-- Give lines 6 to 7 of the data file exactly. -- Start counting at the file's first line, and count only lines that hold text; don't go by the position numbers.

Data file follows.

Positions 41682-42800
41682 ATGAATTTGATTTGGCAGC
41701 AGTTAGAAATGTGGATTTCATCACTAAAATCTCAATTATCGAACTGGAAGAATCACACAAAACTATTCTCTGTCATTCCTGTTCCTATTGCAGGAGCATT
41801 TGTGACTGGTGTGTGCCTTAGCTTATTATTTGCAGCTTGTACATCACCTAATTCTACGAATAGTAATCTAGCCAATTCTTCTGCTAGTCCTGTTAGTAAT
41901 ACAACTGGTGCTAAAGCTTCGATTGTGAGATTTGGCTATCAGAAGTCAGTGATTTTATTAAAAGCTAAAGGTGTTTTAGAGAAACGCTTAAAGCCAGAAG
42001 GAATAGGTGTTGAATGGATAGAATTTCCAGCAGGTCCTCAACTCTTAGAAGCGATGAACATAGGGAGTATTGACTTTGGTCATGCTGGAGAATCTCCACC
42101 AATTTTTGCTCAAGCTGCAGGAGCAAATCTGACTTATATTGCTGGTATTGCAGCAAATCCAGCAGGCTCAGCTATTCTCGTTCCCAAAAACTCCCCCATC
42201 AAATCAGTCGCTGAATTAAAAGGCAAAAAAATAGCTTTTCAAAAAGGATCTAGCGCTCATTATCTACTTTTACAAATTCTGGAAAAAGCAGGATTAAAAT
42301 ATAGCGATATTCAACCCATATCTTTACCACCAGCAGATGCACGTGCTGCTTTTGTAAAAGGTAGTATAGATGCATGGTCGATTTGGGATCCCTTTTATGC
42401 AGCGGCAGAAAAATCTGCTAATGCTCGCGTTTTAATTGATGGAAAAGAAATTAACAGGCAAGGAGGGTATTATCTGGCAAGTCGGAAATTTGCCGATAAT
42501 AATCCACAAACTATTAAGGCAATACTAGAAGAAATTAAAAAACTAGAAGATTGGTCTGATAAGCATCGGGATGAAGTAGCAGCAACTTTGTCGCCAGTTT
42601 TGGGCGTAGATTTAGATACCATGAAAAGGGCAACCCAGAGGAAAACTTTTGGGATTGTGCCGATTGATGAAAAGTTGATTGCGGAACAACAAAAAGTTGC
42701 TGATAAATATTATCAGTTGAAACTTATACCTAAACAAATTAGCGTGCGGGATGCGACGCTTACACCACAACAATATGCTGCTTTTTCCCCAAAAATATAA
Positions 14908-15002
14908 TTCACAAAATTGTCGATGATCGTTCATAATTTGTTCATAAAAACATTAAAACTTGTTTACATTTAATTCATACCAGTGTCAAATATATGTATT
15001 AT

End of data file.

42001 GAATAGGTGTTGAATGGATAGAATTTCCAGCAGGTCCTCAACTCTTAGAAGCGATGAACATAGGGAGTATTGACTTTGGTCATGCTGGAGAATCTCCACC
42101 AATTTTTGCTCAAGCTGCAGGAGCAAATCTGACTTATATTGCTGGTATTGCAGCAAATCCAGCAGGCTCAGCTATTCTCGTTCCCAAAAACTCCCCCATC